Events and lectures, Spring 2005


Saturday 12 February: ‘A Pile of Horseshoes and an Entire Egg: Recording the Historic Environment of Nottinghamshire County Council’. Virginia Baddeley & Jason Mordan

The 'pile of horseshoes' was illustrated in the last newsletter but the ‘entire egg’ puzzled most members: its significance was one of the many interesting facts revealed in Virginia Baddeley's part of this joint lecture. Virginia described the Historic Environment Records that the County Council has, commendably, been accumulating over 30 years. The records are maintained on a database  and there are so far nearly 20,000 entries, covering a wide range of topics from archaeological and architectural to just odd – hence the ‘entire egg’ which was found in an18th-century excavation at Upton, when Mr Lamb of Southwell reported the discovery of an urn during ploughing. In it were found ‘Roman beads, a curiously enamelled bridle, twenty silver coins and an entire egg covered with a hard mummy’.  

The record is currently available for inspection by visitors, by appointment only, at the NCC offices, Trent Bridge House, Fox Road, West Bridgford, Nottingham NG2 6BJ. Write, phone (0115 9772162), fax (0115 9772418) or email Eventually it will be possible to consult the record ‘on line’. A few counties, including Somerset and Norfolk, already offer this facility.          

Jason Mordan, responsible for the project’s architectural side, confined his contribution to an explanation of the various aspects of the planning system, with particular reference to the niceties of listing, scheduling and conservation areas. He reminded members of the powers of the planning authorities – and their limitations when complaints are made about failure to enforce the regulations, possibly owing to legal reasons. Members were able to experiment with the laptop and examine a very clear map of the Bingham Conservation Area. Both speakers were plied with questions; it all made for an informative and stimulating afternoon.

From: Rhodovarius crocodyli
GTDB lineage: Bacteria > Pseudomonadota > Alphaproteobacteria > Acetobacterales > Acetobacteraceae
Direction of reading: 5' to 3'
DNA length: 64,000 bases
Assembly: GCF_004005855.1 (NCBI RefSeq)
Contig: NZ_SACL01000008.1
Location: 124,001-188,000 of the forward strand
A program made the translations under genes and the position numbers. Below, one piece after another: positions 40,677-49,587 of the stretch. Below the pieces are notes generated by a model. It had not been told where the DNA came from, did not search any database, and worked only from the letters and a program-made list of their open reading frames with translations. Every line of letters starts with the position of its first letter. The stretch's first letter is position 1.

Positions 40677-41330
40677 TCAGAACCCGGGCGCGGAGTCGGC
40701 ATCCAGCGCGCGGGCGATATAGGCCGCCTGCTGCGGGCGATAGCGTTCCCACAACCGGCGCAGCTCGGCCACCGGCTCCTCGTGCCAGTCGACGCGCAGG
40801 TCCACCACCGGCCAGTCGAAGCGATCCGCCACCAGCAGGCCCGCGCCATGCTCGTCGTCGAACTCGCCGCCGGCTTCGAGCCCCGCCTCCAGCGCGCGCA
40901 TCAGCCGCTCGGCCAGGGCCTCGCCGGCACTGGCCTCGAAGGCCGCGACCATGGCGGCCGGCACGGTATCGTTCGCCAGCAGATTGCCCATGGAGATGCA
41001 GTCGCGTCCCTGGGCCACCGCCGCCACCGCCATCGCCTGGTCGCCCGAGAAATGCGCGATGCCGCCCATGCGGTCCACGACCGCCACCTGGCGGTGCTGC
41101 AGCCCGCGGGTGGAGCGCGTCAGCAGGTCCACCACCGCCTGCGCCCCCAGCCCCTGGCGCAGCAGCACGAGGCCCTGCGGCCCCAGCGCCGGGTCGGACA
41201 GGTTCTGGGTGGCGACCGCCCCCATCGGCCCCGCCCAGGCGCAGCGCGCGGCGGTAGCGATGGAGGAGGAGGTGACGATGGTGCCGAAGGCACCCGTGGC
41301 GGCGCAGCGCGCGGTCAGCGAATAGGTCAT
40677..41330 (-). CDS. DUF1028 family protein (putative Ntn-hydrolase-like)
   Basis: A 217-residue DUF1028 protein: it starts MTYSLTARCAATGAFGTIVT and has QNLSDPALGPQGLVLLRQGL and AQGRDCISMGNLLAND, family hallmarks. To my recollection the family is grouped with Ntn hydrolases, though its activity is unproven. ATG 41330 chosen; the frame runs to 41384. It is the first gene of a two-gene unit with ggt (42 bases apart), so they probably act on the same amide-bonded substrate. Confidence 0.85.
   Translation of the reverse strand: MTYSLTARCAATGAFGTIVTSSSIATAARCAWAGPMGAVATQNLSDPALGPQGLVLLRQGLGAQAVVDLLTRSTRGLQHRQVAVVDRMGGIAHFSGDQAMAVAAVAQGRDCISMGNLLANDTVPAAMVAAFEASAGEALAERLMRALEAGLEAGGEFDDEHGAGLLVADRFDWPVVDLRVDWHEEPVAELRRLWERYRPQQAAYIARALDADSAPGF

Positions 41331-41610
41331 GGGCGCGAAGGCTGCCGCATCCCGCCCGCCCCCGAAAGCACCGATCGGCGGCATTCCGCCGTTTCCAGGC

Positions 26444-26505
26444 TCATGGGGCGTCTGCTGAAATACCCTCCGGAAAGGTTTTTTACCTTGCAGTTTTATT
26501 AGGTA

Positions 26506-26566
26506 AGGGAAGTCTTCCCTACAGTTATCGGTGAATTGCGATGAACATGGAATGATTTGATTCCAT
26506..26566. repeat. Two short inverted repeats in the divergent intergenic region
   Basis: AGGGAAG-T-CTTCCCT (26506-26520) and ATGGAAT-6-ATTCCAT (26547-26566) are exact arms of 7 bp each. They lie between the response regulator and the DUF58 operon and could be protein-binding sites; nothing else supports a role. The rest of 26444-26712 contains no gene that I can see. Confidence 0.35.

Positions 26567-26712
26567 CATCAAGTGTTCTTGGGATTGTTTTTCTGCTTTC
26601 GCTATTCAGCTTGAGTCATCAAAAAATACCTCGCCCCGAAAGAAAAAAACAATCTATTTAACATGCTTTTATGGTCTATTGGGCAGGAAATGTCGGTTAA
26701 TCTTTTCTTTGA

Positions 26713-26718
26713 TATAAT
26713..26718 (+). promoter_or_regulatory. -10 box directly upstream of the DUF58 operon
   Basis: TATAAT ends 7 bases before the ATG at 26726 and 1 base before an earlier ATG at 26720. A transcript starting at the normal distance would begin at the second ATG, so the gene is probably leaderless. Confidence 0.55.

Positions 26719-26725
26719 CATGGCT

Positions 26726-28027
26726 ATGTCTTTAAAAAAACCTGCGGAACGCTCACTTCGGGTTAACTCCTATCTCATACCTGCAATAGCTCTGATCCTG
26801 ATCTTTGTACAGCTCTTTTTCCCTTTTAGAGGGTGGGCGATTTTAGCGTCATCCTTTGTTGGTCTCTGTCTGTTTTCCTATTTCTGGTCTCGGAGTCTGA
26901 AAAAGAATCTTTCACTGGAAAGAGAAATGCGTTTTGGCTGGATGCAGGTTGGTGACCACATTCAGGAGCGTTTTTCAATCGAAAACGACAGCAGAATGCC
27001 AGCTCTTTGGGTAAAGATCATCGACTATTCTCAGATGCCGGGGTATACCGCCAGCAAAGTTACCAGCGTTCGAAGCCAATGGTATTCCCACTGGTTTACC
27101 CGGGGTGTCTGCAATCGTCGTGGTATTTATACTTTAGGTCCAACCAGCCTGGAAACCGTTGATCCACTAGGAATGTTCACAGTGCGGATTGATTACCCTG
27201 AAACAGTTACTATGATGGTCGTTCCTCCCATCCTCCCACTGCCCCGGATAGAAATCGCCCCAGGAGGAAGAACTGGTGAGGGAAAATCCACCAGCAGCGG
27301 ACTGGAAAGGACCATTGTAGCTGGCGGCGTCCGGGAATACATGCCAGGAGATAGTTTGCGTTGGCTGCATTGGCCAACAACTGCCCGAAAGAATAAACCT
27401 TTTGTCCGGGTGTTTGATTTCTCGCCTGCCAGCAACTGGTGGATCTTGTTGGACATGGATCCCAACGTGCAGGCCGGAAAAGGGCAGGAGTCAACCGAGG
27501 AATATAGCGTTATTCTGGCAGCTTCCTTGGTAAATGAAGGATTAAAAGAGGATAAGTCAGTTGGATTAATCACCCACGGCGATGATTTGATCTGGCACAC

Neville Hoskins

Saturday 12 March: The Maurice Barley Lecture: ‘Beaumaris to Beaumont: The Planned Towns of Edward I in Wales, England and France’. Adrian Henstock

Adrian Henstock has edited the Thoroton Society’s Transactions for more than thirty years, and he is widely known as an authority on most aspects of Nottinghamshire’s history. So this was a new venture on the part of the recently retired county archivist. Some years ago, when Adrian’s in-laws moved to Anglesey, he developed an interest in the planned towns of north Wales laid out by King Edward I. The lecture took us from Caernarfon, Conwy and Beaumaris, to New Winchelsea in Sussex, and then to the fossilized hill towns known as ‘bastides’ in the Gascon region of the Lot and Dordogne in south-west France. The result was an absorbing lecture, fully illustrated, which greatly aided our understanding of new towns and castle building in the days of Edward I. It reminded us that this was a king with possessions in England, Wales and France, who saw them all as part of a single empire. Maurice Barley would have enjoyed it.
John Beckett